This high-fat, low-carb diet can be used to manage epilepsy and starve cancer.

The ketogenic diet is a specialty diet —high in fat and low in carbs with moderate protein. Similar to the concept of mainstream low-carb diets, the ketogenic diet encourages the body to burn fat instead of carbs and may provide benefits to control seizures associated with epilepsy.


The name of the diet comes from the term ‘ketogenic,’ meaning to produce ketones in the body, which are formed as the body burns fat for its primary source of energy. In the standard Western diet, heavy in carbs, the body burns carbohydrates as fuel. The ketogenic diet is naturally low in carbs and high in healthy fats, making fats the prime fuel source.

Many physicians recommend the ketogenic diet for children who experience seizures from epilepsy. This diet can be especially helpful if a patient doesn’t respond to multiple seizure medications or has a negative reaction to pharmaceutical drugs.
Since the 1920s, children plagued with myoclonic, atonic and tonic-clonic seizures have relied on this unique diet. In that timeframe, 50 to 70 per cent of children with a variety of unmanageable seizures have found relief on the ketogenic diet. However, the ketogenic diet still requires further research to pinpoint exactly how ketogenesis can prevent or reduce seizures.


As we just discussed, the ketogenic diet is most often associated with epilepsy. Children who do not respond to antiepileptic medications or with seizures caused by Lennox-Gastaut syndrome have found particular relief by following this diet.
Research supports the ketogenic diet in the treatment of epilepsy:

Brain health. Scientists have proven that the ketogenic diet alters energy metabolism in the brain and can affect ‘brain excitability’ as a by-product. Specifically, the ketogenic diet can change cell properties in the brain to decrease excitability and calm epileptic discharges.

Seizure control. Johns Hopkins University researchers presented their findings at the 64th American Epilepsy Society annual meeting to shed light on how the ketogenic diet may control seizures. The retrospective study followed 28 patients who switched from the Modified Atkins Diet to the ketogenic diet; 32 per cent of patients saw an additional 10 per cent seizure reduction on the ketogenic diet. One in five patients was considered seizure-free.

Long-term efficacy. The ketogenic diet for seizure control has been proven effective and safe for long-term use by the John Hopkins Children’s Center. Study findings were published in the online journal Epilepsia in February 2010, following 101 patients who used the ketogenic diet from 1993 to 2008. After concluding the diet followed for anywhere from eight months to 14 years, 80 per cent of the patients were seizure-free or had seizures reduced by 50 per cent.


Struggling with potentially ineffective and often harmful chemical therapies may not be the only option for cancer patients. Many physicians now consider the ketogenic diet as the first course of treatment after a cancer diagnosis.

The link between the ketogenic diet and cancer is this – your body converts carbohydrates into glucose for energy, and cancer cells feed on glucose to thrive. A high-fat, low-carb ketogenic diet may have the ability to starve cancer cells of their main food source: sugar. When healthy cells no longer have glucose to feed on, their alternative fuel source is ketones in the body. Yet cancer cells can only survive by feeding on glucose. The logic is that if you starve cancer cells of their only food source, they’ll have no choice but to die off.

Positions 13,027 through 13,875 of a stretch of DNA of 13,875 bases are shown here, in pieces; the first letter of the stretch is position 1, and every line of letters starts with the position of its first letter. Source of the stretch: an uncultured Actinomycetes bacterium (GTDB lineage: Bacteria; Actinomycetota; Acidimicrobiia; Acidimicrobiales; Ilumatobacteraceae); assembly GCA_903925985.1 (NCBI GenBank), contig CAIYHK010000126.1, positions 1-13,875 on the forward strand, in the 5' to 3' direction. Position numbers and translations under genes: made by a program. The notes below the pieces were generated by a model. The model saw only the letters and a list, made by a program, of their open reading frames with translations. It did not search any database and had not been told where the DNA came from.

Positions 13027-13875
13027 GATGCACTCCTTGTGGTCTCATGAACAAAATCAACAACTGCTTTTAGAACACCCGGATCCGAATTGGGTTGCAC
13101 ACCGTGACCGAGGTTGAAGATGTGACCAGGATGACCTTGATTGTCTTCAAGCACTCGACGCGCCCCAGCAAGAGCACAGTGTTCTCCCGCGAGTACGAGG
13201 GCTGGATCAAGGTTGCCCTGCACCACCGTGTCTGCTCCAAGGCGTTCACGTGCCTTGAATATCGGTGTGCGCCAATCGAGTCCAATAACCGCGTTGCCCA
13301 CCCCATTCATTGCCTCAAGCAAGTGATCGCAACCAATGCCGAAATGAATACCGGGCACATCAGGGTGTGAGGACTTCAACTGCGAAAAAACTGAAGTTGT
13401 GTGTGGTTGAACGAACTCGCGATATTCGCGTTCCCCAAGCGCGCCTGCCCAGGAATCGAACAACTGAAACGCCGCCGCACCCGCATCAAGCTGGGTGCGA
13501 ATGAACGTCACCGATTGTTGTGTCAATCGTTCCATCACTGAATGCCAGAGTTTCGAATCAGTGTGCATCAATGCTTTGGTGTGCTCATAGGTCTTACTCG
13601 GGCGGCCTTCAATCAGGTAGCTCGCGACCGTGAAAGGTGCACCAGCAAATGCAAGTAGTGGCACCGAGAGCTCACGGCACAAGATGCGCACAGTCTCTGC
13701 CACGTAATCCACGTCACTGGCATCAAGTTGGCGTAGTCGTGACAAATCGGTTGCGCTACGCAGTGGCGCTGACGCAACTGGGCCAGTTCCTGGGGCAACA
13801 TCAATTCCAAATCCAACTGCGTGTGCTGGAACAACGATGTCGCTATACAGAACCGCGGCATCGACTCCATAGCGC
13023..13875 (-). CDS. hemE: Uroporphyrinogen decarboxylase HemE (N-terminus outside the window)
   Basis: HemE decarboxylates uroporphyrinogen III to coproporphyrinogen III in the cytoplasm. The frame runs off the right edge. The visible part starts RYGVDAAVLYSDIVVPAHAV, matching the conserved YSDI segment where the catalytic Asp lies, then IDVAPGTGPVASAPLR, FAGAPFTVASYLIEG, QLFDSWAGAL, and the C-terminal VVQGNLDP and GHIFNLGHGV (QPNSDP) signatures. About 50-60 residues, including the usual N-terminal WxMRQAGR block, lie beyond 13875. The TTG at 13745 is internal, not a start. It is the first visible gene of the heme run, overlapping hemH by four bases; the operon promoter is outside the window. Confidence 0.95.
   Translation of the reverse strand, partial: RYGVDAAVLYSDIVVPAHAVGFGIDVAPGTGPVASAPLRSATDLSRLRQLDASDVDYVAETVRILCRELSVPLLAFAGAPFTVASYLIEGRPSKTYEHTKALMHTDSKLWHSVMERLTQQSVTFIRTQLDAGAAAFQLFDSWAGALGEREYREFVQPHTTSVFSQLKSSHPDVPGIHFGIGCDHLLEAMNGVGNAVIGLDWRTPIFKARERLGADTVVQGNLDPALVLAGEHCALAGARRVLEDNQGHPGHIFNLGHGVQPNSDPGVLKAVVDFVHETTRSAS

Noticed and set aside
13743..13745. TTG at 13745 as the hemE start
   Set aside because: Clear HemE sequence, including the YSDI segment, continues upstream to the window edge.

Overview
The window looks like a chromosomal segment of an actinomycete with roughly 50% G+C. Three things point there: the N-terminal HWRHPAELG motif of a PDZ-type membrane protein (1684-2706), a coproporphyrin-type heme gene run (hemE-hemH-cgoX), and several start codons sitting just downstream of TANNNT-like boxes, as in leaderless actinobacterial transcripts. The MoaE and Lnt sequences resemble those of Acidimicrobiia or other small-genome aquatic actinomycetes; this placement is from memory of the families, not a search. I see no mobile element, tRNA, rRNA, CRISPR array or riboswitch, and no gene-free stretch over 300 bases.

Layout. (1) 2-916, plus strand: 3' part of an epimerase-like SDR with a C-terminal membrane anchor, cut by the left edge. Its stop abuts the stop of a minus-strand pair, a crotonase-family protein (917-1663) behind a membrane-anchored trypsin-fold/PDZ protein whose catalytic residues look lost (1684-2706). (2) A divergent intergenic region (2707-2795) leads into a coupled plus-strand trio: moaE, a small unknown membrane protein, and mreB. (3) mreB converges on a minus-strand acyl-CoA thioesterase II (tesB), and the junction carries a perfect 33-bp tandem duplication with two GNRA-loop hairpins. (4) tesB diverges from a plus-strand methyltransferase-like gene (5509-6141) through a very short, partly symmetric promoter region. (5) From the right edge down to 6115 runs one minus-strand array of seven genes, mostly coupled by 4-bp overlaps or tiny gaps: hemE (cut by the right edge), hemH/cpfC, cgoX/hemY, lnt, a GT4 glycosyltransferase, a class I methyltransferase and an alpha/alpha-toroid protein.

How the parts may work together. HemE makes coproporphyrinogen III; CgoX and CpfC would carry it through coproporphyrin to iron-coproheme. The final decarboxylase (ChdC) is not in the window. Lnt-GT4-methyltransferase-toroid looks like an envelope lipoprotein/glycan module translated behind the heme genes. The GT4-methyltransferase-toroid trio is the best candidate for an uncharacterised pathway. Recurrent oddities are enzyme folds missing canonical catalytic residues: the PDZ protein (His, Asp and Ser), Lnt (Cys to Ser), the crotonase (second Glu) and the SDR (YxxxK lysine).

At the very least, research supports the ketogenic diet to improve quality of life in tumour patients. Advanced cancer patients on the ketogenic diet experienced no severe side effects and reported better quality of life – improved emotional function and less insomnia – even after resuming chemotherapy. Dr. Scheck of the Barrow Neuro-Oncology Research Laboratory further confirms that the ketogenic diet, when used with cancer therapies like radiation and chemotherapy, can “slow the growth of living cancer cells and significantly increase survival time.”

Metabolic therapy researcher and scientist at the University of South Florida Dr. Dominic D’Agostino has devoted extensive research to the health effects of the ketogenic diet. When Dr. D’Agostino and his research team used metabolic therapy in the diets of lab mice – by removing carbohydrates – the mice were better able to survive aggressive metastatic cancer compared to chemotherapy.


To correct a serious health issue like epilepsy or cancer, the ketogenic diet is best followed under the care of a physician.

The guidelines for the ketogenic diet are simple:

  • Cut out all starchy carbs, except for non- starchy vegetables.
  • Avoid sugar in all foods and drinks.
  • Eat a moderate amount of protein, found in fresh, lean proteins like chicken and fish.
  • Increase healthy fats, like avocados, nuts and seeds as well as hemp, olive and krill oils.
  • Eliminate unhealthy fats, like trans fats and dairy products.

Making changes to the diet could hold the key to long-term health recovery, even for serious medical conditions. When used under the care of a doctor, the ketogenic diet may require initial observation and fine-tuning before striking a balance to improve health – especially in children. Most patients are recommended to start the diet for a minimum of a month to see relief.

It’s important to note that while further research is still necessary, the ketogenic diet may have widespread health benefits, more than first imagined. Limited case studies support the ketogenic diet in the treatment of depression, migraines, polycystic ovary syndrome, autism and type 2 diabetes.